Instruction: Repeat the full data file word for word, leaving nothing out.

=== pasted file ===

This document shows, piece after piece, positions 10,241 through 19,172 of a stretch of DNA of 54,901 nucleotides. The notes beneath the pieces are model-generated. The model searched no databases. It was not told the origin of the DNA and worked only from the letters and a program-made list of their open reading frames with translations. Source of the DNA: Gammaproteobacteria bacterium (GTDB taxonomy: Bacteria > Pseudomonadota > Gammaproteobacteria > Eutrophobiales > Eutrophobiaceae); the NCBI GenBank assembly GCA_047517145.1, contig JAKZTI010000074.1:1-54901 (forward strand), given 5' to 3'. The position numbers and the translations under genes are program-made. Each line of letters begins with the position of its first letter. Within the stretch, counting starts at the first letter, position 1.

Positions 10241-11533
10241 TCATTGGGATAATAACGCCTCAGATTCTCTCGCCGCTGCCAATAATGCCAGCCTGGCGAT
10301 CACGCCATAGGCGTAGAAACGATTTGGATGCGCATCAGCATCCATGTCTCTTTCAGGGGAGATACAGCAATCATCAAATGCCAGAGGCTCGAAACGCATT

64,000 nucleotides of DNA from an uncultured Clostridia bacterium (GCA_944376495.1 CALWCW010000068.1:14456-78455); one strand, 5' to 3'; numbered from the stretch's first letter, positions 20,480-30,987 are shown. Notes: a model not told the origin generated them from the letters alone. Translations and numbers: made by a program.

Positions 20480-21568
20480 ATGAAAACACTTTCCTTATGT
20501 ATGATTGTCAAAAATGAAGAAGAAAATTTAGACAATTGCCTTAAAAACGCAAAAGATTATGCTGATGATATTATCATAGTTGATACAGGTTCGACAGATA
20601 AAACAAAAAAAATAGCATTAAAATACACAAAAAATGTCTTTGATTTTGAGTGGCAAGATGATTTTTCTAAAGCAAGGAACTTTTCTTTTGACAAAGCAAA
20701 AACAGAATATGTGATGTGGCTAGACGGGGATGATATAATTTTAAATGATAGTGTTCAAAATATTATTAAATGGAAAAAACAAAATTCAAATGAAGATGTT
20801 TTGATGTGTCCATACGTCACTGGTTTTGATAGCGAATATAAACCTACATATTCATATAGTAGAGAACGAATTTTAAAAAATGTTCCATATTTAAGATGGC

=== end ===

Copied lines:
This document shows, piece after piece, positions 10,241 through 19,172 of a stretch of DNA of 54,901 nucleotides. The notes beneath the pieces are model-generated. The model searched no databases. It was not told the origin of the DNA and worked only from the letters and a program-made list of their open reading frames with translations. Source of the DNA: Gammaproteobacteria bacterium (GTDB taxonomy: Bacteria > Pseudomonadota > Gammaproteobacteria > Eutrophobiales > Eutrophobiaceae); the NCBI GenBank assembly GCA_047517145.1, contig JAKZTI010000074.1:1-54901 (forward strand), given 5' to 3'. The position numbers and the translations under genes are program-made. Each line of letters begins with the position of its first letter. Within the stretch, counting starts at the first letter, position 1.

Positions 10241-11533
10241 TCATTGGGATAATAACGCCTCAGATTCTCTCGCCGCTGCCAATAATGCCAGCCTGGCGAT
10301 CACGCCATAGGCGTAGAAACGATTTGGATGCGCATCAGCATCCATGTCTCTTTCAGGGGAGATACAGCAATCATCAAATGCCAGAGGCTCGAAACGCATT

64,000 nucleotides of DNA from an uncultured Clostridia bacterium (GCA_944376495.1 CALWCW010000068.1:14456-78455); one strand, 5' to 3'; numbered from the stretch's first letter, positions 20,480-30,987 are shown. Notes: a model not told the origin generated them from the letters alone. Translations and numbers: made by a program.

Positions 20480-21568
20480 ATGAAAACACTTTCCTTATGT
20501 ATGATTGTCAAAAATGAAGAAGAAAATTTAGACAATTGCCTTAAAAACGCAAAAGATTATGCTGATGATATTATCATAGTTGATACAGGTTCGACAGATA
20601 AAACAAAAAAAATAGCATTAAAATACACAAAAAATGTCTTTGATTTTGAGTGGCAAGATGATTTTTCTAAAGCAAGGAACTTTTCTTTTGACAAAGCAAA
20701 AACAGAATATGTGATGTGGCTAGACGGGGATGATATAATTTTAAATGATAGTGTTCAAAATATTATTAAATGGAAAAAACAAAATTCAAATGAAGATGTT
20801 TTGATGTGTCCATACGTCACTGGTTTTGATAGCGAATATAAACCTACATATTCATATAGTAGAGAACGAATTTTAAAAAATGTTCCATATTTAAGATGGC